Wednesday, April 26, 2006


What's this draining Venita and Jim always are talking about?

Best we understand is that a part of healing a wound like V's mastectomy wound is the adhesion of the back side of the skin layer to the underlying tissue (given the mastectomy removed the intervening breast tissue). This wound is like a giant blister in that fluid builds up between the skin layer and the underlying tissue. As the wound heals, the volume of the fluid diminishes and the "seal" occurs.

During surgery, the surgeon inserts one or more drains to draw off the excess fluid and encourage the healing process. V had a drain in for four weeks; the volume of the fluid draw-off barely reduced during that month(~150 ccs--or 2/3 cups--a day). The theory was to pull the drain and "force" the tissue to start reabsorbing the fluid. That is working in part. Every Monday and Thursday V returns to Dr. Boob to have the excess fluid drained off.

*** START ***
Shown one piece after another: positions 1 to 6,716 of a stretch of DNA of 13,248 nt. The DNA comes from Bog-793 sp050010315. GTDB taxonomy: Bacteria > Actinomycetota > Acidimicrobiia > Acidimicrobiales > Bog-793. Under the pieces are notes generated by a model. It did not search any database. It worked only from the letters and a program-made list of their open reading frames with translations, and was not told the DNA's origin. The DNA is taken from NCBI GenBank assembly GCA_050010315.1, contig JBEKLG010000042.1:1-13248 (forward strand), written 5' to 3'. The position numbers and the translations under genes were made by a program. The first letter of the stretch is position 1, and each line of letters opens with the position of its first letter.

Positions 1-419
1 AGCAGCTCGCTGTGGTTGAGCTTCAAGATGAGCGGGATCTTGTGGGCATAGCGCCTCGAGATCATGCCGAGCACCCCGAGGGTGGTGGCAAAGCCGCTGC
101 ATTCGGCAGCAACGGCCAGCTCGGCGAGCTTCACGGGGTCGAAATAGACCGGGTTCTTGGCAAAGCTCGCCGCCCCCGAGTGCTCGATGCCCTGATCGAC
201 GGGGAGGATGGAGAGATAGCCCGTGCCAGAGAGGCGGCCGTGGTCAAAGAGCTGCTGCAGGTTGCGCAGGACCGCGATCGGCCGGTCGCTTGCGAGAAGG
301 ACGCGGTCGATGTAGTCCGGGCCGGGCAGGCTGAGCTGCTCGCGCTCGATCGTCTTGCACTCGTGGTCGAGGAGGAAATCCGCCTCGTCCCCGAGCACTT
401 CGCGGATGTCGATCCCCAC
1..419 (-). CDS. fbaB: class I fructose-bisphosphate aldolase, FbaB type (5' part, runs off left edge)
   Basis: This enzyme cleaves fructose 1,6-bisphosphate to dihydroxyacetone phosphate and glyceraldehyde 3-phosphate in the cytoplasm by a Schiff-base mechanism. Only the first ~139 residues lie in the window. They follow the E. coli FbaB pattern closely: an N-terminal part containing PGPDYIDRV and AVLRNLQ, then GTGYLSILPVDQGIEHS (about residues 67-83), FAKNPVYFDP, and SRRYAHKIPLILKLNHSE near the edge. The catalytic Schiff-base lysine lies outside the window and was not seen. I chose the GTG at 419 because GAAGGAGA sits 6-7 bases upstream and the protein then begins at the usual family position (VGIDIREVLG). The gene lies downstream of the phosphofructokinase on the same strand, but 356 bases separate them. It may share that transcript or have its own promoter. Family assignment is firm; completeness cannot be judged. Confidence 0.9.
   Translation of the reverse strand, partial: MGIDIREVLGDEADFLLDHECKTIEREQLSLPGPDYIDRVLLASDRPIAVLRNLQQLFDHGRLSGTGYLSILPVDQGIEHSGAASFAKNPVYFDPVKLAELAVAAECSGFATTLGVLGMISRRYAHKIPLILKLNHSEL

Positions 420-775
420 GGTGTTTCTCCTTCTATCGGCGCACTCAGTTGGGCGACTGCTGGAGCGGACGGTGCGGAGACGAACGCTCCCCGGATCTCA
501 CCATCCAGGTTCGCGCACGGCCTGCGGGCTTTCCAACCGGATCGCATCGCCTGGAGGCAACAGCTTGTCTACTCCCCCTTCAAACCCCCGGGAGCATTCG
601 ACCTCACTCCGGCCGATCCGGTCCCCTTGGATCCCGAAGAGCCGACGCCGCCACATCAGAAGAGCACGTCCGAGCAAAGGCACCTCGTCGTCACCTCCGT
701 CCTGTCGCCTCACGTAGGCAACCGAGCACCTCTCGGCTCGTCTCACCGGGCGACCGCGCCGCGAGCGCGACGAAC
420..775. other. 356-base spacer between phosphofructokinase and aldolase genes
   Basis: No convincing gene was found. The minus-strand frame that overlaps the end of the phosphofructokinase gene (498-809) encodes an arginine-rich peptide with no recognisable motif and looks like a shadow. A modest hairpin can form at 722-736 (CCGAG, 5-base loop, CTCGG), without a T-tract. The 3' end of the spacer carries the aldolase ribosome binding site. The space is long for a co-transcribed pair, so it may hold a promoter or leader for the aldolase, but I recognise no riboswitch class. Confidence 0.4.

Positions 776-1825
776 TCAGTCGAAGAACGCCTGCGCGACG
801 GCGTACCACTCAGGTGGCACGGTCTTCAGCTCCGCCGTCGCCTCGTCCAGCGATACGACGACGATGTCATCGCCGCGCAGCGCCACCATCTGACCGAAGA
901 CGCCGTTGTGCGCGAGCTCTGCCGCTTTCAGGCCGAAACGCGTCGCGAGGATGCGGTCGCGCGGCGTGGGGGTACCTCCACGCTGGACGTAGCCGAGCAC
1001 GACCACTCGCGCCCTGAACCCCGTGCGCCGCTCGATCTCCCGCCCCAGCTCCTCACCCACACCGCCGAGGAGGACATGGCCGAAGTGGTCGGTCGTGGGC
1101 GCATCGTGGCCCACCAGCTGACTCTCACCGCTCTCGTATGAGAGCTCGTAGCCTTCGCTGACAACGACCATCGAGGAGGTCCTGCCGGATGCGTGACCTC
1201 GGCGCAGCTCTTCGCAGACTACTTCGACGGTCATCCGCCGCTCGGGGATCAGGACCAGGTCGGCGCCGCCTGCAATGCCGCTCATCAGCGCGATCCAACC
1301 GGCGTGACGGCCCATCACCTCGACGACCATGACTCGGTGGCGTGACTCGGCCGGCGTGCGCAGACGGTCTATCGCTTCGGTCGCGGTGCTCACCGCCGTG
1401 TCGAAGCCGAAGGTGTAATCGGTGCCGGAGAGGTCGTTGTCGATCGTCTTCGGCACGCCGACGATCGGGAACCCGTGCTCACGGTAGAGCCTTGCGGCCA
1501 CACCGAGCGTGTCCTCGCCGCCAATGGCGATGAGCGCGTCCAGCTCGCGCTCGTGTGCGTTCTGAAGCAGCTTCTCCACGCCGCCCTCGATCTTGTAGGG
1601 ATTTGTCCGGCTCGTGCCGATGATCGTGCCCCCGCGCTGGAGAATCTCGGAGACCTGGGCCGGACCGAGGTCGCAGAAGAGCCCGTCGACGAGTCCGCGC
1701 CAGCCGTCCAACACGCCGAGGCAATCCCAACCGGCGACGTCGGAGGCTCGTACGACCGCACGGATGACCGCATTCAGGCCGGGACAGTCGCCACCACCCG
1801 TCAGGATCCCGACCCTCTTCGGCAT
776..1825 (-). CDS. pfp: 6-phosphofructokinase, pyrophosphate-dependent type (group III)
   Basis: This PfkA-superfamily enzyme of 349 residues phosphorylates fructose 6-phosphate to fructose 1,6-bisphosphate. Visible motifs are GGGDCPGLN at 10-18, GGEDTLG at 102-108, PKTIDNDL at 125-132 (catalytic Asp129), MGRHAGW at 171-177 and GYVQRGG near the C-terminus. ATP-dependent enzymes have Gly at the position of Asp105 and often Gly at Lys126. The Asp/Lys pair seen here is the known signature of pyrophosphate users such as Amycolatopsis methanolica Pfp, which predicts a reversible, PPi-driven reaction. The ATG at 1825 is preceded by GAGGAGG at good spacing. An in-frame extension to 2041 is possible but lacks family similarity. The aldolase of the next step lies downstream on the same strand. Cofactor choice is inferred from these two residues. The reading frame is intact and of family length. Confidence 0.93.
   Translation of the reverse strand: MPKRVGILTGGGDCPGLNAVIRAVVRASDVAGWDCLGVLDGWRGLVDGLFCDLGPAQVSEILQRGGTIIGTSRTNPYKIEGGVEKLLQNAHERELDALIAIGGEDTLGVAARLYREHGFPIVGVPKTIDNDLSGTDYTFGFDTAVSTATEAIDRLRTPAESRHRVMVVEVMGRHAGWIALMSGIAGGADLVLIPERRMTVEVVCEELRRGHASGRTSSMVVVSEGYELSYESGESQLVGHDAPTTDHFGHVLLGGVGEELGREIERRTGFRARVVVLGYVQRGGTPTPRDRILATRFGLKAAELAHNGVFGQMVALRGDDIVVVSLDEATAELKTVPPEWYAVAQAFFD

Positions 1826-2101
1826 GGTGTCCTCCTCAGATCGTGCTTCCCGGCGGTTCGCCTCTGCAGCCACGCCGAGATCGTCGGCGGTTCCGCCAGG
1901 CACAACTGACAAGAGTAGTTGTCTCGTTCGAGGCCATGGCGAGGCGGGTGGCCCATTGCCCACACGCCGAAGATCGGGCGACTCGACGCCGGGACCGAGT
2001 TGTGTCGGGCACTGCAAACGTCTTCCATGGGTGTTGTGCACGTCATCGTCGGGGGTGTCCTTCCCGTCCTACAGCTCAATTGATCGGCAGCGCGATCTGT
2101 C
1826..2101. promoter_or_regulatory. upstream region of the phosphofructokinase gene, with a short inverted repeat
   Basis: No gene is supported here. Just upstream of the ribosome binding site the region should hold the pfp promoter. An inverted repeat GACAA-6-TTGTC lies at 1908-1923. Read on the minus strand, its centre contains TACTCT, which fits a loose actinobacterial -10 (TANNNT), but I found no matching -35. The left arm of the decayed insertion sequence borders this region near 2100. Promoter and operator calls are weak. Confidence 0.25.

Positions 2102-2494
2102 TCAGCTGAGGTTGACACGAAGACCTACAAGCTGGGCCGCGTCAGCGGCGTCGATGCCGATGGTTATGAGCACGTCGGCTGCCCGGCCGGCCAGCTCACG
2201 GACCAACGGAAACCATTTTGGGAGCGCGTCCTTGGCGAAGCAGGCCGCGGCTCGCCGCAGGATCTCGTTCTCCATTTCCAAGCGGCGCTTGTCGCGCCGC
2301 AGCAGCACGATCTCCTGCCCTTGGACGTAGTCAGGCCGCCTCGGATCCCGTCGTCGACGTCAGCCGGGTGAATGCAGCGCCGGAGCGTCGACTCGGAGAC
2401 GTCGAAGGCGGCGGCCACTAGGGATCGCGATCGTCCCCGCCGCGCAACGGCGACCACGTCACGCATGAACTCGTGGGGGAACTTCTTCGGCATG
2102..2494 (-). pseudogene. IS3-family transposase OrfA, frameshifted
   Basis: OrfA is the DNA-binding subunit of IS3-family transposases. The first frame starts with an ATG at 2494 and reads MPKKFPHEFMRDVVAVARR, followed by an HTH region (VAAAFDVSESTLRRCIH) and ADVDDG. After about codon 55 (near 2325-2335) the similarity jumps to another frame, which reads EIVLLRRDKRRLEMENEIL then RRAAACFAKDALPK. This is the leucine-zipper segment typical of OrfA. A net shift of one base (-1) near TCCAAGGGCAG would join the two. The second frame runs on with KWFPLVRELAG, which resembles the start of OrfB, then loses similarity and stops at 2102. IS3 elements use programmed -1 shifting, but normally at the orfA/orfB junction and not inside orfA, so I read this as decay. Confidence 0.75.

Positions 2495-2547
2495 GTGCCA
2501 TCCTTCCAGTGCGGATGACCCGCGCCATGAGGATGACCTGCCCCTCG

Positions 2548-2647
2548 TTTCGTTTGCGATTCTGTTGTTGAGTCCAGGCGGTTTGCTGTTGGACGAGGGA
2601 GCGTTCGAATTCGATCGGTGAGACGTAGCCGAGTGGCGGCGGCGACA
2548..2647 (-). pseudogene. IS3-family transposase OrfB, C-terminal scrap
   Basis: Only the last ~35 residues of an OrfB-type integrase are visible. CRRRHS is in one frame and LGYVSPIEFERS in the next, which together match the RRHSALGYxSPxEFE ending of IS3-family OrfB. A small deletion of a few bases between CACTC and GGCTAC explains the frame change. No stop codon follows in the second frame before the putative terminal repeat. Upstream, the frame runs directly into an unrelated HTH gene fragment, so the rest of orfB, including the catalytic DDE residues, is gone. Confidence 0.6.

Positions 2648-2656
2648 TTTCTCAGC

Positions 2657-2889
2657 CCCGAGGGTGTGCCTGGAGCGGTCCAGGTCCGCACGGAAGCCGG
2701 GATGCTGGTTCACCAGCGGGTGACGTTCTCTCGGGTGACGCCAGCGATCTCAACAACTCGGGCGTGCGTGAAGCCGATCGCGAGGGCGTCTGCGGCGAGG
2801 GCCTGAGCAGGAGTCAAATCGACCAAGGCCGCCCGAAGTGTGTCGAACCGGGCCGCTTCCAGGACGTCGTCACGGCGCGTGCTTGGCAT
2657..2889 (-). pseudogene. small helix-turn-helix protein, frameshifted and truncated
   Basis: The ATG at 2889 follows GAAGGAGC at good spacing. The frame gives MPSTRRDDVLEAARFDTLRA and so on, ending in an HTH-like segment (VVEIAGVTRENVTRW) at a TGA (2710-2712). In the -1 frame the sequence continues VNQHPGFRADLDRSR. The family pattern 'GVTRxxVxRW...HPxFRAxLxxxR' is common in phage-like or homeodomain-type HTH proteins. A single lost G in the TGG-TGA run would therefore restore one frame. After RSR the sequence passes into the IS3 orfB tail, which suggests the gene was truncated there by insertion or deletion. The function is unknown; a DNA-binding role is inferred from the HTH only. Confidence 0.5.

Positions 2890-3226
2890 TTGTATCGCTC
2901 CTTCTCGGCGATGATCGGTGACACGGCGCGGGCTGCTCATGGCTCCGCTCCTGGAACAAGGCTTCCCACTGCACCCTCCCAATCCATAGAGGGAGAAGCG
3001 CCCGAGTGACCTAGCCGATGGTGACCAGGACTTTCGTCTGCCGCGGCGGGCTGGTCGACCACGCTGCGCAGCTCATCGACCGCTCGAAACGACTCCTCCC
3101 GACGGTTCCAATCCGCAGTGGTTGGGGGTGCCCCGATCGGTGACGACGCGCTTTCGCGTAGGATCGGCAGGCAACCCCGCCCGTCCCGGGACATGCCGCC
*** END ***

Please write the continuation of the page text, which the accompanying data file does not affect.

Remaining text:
How does this draining happen? Dr. Boob cuts a small hole in V's skin below the mast scar. He takes a blunt-ended needle (10 gauge or larger we would guess) and pushes it through the hole and some interior tissue until he gets to the fluid pocket. He then screws on a 60cc syringe and slowly draws up the fluid. Unscrew the syringe, dump the fluid, screw the syringe back on, and repeat until--like a straw in a juice box--all Dr. Boob does is draw air and the tissue pulls taut. Dr. Boob routinely gets 300 ccs--1 1/3 cups.

When might this end? Soon we hope. There's alot of pressure with the fluid build-up, and V doesn't like feeling like a juice box 2x/week.

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